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On Safari

(A Short Play)

Parts:
Voiceover
Former President Theodore Roosevelt
Charles Smith, his porter

(To people who read this knowing that Roosevelt’s last Safari, in 1914, was to South America and not Africa: I've granted myself a poetic license.)

VOICEOVER: Former President Theodore Roosevelt lost the three-way Presidential Race in 1912 to Woodrow Wilson, but achieved his goal of denying William Howard Taft, the fat bastard, a third term. It was time for more adventures for our most intrepid of ex-Presidents!

(Two men enter, the first with a backpack, carrying a rifle and a pistol, with a huge knife in his belt. The second is using a walking stick, and is comically overburdened with baggage.)

TR: Did you see where that lion got off to?

SMITH: Uh, no sir -struggling to keep up- perhaps in the long grass? I don't think we can track him in there.

TR: Don't think we can track him! Going to let a little grass stop us, Smithy? Do you think we were worried about a little grass when me and the boys charged up San Juan Hill?

SMITH: Well, uh, no sir.

TR: That’s right! And do you think a little grass is going to stop us now!

SMITH: No, sir!

TR: Damn skippy, we’re not. -fires his pistol in the air, Smith cringes- Maybe that will spook him out. These primitive beasts fear loud noises.

SMITH: But won't that make it retreat even further?

TR: Oh no it won't! You don't understand the raison d'etre of these beasts, Smithy. They are creatures of courage and ferocity! He won't resist a challenge like that! Ha ha!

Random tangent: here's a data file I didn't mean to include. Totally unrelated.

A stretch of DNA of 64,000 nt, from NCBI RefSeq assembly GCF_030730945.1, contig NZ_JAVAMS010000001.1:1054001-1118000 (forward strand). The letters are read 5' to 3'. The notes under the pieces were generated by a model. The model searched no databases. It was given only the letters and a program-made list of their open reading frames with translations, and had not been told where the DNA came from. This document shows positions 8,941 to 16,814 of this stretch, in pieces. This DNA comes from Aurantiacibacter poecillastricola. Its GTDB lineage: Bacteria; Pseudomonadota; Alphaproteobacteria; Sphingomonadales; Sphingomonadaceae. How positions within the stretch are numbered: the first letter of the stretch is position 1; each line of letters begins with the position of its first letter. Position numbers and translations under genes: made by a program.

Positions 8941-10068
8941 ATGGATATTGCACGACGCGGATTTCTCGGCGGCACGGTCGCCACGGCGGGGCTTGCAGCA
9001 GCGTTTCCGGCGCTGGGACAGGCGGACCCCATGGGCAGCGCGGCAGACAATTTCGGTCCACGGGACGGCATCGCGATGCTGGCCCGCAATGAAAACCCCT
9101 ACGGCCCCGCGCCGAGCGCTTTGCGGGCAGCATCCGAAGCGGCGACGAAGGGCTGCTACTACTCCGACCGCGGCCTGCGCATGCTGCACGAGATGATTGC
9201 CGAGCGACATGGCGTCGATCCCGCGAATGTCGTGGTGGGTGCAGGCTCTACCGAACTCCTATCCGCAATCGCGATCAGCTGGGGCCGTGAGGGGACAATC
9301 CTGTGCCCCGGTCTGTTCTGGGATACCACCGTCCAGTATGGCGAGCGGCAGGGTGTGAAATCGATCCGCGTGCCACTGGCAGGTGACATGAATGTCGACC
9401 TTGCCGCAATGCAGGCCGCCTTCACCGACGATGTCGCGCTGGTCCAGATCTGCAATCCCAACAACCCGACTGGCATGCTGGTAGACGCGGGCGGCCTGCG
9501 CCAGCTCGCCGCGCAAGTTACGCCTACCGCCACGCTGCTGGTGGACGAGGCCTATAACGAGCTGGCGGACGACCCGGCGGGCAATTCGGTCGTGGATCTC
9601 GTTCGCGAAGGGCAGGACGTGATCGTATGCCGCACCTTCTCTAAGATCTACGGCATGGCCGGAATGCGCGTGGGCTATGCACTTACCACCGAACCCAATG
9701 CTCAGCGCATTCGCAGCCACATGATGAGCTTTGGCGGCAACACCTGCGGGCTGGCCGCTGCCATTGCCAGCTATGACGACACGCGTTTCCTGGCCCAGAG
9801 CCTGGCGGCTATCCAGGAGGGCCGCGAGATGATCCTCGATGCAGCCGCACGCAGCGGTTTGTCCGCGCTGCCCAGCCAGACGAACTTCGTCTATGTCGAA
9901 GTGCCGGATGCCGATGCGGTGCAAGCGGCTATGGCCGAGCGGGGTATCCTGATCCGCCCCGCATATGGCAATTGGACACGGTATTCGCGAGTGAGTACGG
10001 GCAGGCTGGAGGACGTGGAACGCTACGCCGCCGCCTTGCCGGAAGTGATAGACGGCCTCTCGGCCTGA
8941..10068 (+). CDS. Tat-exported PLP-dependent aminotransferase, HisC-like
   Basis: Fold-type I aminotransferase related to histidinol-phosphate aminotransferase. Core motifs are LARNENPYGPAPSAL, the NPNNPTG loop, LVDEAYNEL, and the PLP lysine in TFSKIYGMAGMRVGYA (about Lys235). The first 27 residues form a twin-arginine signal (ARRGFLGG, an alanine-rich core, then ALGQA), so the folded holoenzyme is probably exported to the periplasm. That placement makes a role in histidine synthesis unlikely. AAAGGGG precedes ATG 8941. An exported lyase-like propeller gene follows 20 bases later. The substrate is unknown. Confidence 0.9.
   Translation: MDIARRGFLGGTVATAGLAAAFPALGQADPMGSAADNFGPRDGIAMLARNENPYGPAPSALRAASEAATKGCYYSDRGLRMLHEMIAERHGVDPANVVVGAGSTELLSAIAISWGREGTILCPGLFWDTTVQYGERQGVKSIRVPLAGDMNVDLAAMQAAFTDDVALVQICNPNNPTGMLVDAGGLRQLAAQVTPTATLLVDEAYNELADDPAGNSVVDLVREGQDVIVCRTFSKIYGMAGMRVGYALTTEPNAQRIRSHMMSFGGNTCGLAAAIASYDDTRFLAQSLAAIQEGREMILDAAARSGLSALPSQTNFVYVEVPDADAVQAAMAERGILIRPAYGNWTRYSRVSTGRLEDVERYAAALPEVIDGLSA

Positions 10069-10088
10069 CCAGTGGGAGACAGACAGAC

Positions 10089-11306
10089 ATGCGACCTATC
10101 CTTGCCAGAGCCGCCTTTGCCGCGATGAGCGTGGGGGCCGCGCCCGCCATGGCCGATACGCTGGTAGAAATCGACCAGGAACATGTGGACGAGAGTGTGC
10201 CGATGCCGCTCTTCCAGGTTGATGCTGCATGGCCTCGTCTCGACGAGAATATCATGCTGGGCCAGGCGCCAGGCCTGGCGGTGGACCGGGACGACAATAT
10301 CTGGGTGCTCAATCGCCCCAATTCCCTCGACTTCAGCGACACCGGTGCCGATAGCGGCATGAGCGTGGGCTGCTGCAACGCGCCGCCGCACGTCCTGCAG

(A pause, as they both survey the landscape for the lion.)

TR: So, are you scared of the gun? You know I’ve been shot before. I was shot while giving a speech, as a matter of fact. And I GAVE THE REST OF THE DAMN SPEECH! Because I'm a Bull Moose! -pause- You can tell a lot about a man by how he reacts to the bullet. You want to give it a go?

(He points the gun at Smith.)

TR: You never know who a man is until you see how he responds to a bullet.

SMITH: I'd really rather not…

TR: As I suspected -- not only are you unable to bear a bullet well, you are unwilling to even entertain the idea! That’s why I'm TEDDY ROOSEVELT and you're carrying the baggage! Haha!

SMITH: I’m also planning on living longer, you lunatic

TR: What was that?

SMITH: I said I think the lion went into that thicket.

TR: And so he must have.

(Roosevelt pushes Smith back, into a crouching position)

TR: He knows us. We know him. Now he’s just waiting for a mistake, but we must not give it to him. Listen to me boy, I know how to hunt these carnivorous beasts!

(Sound effects guy: Give me a lion roar here!)

TR: Hah! Did you hear the fear in that roar, Smithy! He knows we've got his number!

(Roosevelt aims his rifle offstage.)

TR: Now, just when he least expects it… Go in there and flush the bastard out!

SMITHY: Me? In there? Flushing? Like a toilet?

TR: No, not like a toilet! Go around and chase the damned beast out the other way. He’s very likely frightened of us. He’s more scared of you than you are of him!